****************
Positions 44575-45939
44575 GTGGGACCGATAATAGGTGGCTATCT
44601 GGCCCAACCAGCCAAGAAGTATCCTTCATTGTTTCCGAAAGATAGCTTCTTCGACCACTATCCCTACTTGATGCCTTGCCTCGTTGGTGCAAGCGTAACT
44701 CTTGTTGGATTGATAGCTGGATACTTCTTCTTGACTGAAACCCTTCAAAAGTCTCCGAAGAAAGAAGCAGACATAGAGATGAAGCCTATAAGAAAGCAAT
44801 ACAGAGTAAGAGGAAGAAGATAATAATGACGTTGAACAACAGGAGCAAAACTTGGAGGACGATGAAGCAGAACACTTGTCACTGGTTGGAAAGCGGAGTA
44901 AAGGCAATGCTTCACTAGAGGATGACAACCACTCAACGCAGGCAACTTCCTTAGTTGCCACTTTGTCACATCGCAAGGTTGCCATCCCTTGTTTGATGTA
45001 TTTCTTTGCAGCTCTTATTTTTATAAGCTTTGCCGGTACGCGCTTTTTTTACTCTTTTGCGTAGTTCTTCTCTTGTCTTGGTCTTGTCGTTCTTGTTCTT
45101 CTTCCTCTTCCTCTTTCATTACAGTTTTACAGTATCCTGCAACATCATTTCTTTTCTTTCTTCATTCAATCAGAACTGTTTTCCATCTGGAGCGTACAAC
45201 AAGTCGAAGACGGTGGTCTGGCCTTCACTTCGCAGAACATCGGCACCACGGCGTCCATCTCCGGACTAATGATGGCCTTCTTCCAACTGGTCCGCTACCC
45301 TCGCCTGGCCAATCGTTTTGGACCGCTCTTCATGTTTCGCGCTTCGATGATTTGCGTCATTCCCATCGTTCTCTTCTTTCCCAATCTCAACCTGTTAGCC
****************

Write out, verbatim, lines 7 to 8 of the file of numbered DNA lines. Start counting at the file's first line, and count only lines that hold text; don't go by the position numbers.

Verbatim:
45001 TTTCTTTGCAGCTCTTATTTTTATAAGCTTTGCCGGTACGCGCTTTTTTTACTCTTTTGCGTAGTTCTTCTCTTGTCTTGGTCTTGTCGTTCTTGTTCTT
45101 CTTCCTCTTCCTCTTTCATTACAGTTTTACAGTATCCTGCAACATCATTTCTTTTCTTTCTTCATTCAATCAGAACTGTTTTCCATCTGGAGCGTACAAC